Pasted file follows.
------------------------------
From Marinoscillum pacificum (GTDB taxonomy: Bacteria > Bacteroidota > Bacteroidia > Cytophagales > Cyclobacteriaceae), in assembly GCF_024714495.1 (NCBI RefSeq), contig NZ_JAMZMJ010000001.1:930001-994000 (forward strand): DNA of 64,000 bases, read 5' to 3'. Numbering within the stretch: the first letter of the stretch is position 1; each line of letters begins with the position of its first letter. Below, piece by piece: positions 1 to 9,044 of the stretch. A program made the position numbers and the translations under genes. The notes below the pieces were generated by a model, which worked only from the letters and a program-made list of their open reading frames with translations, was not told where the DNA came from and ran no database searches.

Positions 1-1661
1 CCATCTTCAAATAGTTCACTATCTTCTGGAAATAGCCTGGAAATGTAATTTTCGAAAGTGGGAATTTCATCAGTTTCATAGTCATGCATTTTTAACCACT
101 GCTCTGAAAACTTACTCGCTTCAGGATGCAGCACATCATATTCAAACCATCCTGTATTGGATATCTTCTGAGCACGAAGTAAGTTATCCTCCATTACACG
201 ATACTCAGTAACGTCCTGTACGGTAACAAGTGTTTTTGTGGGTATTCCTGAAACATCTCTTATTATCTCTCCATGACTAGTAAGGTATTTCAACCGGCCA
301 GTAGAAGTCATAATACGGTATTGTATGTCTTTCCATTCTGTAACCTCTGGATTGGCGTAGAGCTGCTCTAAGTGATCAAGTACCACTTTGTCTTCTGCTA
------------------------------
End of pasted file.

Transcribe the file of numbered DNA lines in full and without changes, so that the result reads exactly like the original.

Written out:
From Marinoscillum pacificum (GTDB taxonomy: Bacteria > Bacteroidota > Bacteroidia > Cytophagales > Cyclobacteriaceae), in assembly GCF_024714495.1 (NCBI RefSeq), contig NZ_JAMZMJ010000001.1:930001-994000 (forward strand): DNA of 64,000 bases, read 5' to 3'. Numbering within the stretch: the first letter of the stretch is position 1; each line of letters begins with the position of its first letter. Below, piece by piece: positions 1 to 9,044 of the stretch. A program made the position numbers and the translations under genes. The notes below the pieces were generated by a model, which worked only from the letters and a program-made list of their open reading frames with translations, was not told where the DNA came from and ran no database searches.

Positions 1-1661
1 CCATCTTCAAATAGTTCACTATCTTCTGGAAATAGCCTGGAAATGTAATTTTCGAAAGTGGGAATTTCATCAGTTTCATAGTCATGCATTTTTAACCACT
101 GCTCTGAAAACTTACTCGCTTCAGGATGCAGCACATCATATTCAAACCATCCTGTATTGGATATCTTCTGAGCACGAAGTAAGTTATCCTCCATTACACG
201 ATACTCAGTAACGTCCTGTACGGTAACAAGTGTTTTTGTGGGTATTCCTGAAACATCTCTTATTATCTCTCCATGACTAGTAAGGTATTTCAACCGGCCA
301 GTAGAAGTCATAATACGGTATTGTATGTCTTTCCATTCTGTAACCTCTGGATTGGCGTAGAGCTGCTCTAAGTGATCAAGTACCACTTTGTCTTCTGCTA